Swift Developments is a hand-curated newsletter containing a weekly selection of the best links, videos, tools and tutorials for people interested in designing and developing their own apps using Swift.
So it’s here! WWDC week is upon us!
I was actually encouraged by yesterday’s keynote with Apple delivering some not so secret suprises such as the HomePod – a new home smart speaker combining high-quality audio with Siri functionality – various hardware refreshes and a fairly substantial iOS 11 update along with some slightly bigger suprises such as a fully redesign App Store and new drag and drop functionality between iPad apps. As a side note, it was really good to see the iPad getting a bit of love this year as it’s felt a bit of an after thought in recent years next to it’s it’s more mobile sibling so it’s great to see the addition of new features such as the new Dock and Files app continuing to push the platform forwards.
For me though, the biggest and most existing parts of the keynote were those around machine learning and augmented and virtual reality.
I’m by no means an expert in these areas but I was blown away by the demo of ARKit, something that I can see opening up a huge range of new possibilities for developers. I’ve experimented with AR in the past on iOS but it’s always been a bit of a roll-your-own so I’m really looking forward to spending some time playing with ARKit along with investigating some of the machine learning capabilities that CoreML can provide as I can see these areas growing in importance in the coming years.
In the mean time though enjoy this weeks links and have really great WWDC week!
Although starting out on a solo developer journey can be both exciting and rewarding, many such developers often struggle with the lack of structure, process and culture that is often inherent when working for a larger organisation. It was with great interest then that I read this article from @leakywellington on how he took one of the more popular Agile development methodologies, Scrum, and adapted it for his solo development activitites along with the benefits it has brought.
If you’re struggling for ideas on how to market your app, this link is the one for you. @appsposureaso have listed 108+ ideas on how to market your app in in this single app marketing infographic. It’s a long list but should provide some sparks of inspiration to get things rolling.
You’ll have seen the double tap, the workaround Apple introduced to cope with the larger-sized screens, but Nav bars continue to fly in the face of this, positioned at the the top of the screen out of easy reach. @BradEllis disusses this problem in more detail, suggesting that now is the time to move away from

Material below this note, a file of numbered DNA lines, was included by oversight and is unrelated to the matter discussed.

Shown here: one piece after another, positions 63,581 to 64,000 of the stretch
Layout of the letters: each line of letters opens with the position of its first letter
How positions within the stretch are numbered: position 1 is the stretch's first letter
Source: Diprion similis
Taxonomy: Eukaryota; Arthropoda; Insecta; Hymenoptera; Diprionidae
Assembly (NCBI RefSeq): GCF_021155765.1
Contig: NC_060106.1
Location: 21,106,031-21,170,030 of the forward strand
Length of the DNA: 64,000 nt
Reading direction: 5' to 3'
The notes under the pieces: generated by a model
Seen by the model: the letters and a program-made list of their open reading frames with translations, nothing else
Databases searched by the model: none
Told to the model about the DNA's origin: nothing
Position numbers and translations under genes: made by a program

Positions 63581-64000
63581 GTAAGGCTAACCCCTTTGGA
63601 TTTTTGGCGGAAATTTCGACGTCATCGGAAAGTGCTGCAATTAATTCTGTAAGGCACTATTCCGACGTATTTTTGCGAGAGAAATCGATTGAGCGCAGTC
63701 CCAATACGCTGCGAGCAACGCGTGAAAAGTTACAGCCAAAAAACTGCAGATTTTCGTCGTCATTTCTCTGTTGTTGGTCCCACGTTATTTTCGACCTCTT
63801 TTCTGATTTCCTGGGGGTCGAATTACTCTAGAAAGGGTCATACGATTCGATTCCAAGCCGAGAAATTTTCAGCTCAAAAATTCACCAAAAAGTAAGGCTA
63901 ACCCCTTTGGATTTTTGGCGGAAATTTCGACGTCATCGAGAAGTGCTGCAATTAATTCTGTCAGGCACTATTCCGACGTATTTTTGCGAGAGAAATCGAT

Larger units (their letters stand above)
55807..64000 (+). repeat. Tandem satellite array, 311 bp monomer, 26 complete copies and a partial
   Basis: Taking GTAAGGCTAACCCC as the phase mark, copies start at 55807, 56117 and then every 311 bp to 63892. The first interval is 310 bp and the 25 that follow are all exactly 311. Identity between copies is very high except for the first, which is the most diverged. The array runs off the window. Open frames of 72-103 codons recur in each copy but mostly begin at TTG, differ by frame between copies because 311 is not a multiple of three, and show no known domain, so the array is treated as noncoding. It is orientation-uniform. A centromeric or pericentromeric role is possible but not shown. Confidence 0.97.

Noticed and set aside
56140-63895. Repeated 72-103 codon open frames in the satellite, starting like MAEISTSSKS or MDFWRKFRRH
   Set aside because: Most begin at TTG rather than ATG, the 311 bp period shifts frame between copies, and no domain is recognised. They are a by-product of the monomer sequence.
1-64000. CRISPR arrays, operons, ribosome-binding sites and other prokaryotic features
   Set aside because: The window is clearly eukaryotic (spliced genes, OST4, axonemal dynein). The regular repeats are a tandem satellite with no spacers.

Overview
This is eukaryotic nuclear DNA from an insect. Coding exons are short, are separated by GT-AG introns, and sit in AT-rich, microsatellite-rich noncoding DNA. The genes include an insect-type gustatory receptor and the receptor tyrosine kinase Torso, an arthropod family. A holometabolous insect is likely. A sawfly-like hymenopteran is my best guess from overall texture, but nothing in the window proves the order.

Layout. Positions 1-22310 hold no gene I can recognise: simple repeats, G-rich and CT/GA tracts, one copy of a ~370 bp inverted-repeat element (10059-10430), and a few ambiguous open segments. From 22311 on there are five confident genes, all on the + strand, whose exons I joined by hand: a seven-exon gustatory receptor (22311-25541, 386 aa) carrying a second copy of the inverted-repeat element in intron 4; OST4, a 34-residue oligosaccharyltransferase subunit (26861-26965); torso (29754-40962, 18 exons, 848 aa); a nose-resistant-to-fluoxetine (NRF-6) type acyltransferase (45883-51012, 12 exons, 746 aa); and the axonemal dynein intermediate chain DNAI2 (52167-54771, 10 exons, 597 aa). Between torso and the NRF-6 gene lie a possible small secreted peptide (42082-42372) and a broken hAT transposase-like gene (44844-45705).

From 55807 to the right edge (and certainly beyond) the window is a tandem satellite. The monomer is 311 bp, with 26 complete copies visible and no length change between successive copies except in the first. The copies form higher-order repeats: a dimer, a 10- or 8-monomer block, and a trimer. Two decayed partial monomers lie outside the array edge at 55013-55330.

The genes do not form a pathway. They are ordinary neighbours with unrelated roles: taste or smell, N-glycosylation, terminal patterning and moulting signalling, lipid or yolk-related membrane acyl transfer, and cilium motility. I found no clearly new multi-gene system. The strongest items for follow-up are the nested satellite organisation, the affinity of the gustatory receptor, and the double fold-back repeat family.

UINavigationController‘s dated design pattern toward a more ergonomic navigation approach.
There’s no two way’s about it, I love Swift, I think it’s a great language and streaks ahead of most of the other languages I’ve used during my career however I can’t help but agree with many of the points that @justin makes in this article. Maybe Apple should start dogfooding Swift and their tooling with a bit more zeal.
I’ll be honest. I’m still not yet at the point where high-order functions are naturally the first thing that pop into my head when I think of loops in Swift (maybe it’s too many years of objc and other languages) however @palimondo makes some persuasive arguments in this article that are worth thinking about.
With Augmented Reality and VR features increasingly common, the need for real-time, high-performance video processing has also increased. In this article, @geppyp explains how to combine AVFoundation with the power of Metal to achieve some impressive results.
Grand Central Dispatch is one of the fundamental technologies that underpins concurrency on iOS devices but how well do you understand it’s capabilities? @johnsundell takes a deep dive into this extremely powerful framework.
Whether you’re lucky enough to be attending WWDC in person, or if you’re like me and you’re following preceedings via the interwebs, at some point, you’ll be wanting to download the session videos. If you’ve not got yourself organised yet you’ll want to check out Apple’s official WWDC app for iOS and the unofficial WWDC app for macOS by @_inside. Between the two, it should have most of your viewing needs.
Not so much a library, more a collection of useful hints from @fel1x on some of the more common vulnerabilities found in iOS applications. It’s a good thing to read through and provides some useful reminders of things to watch out for when developing your own apps.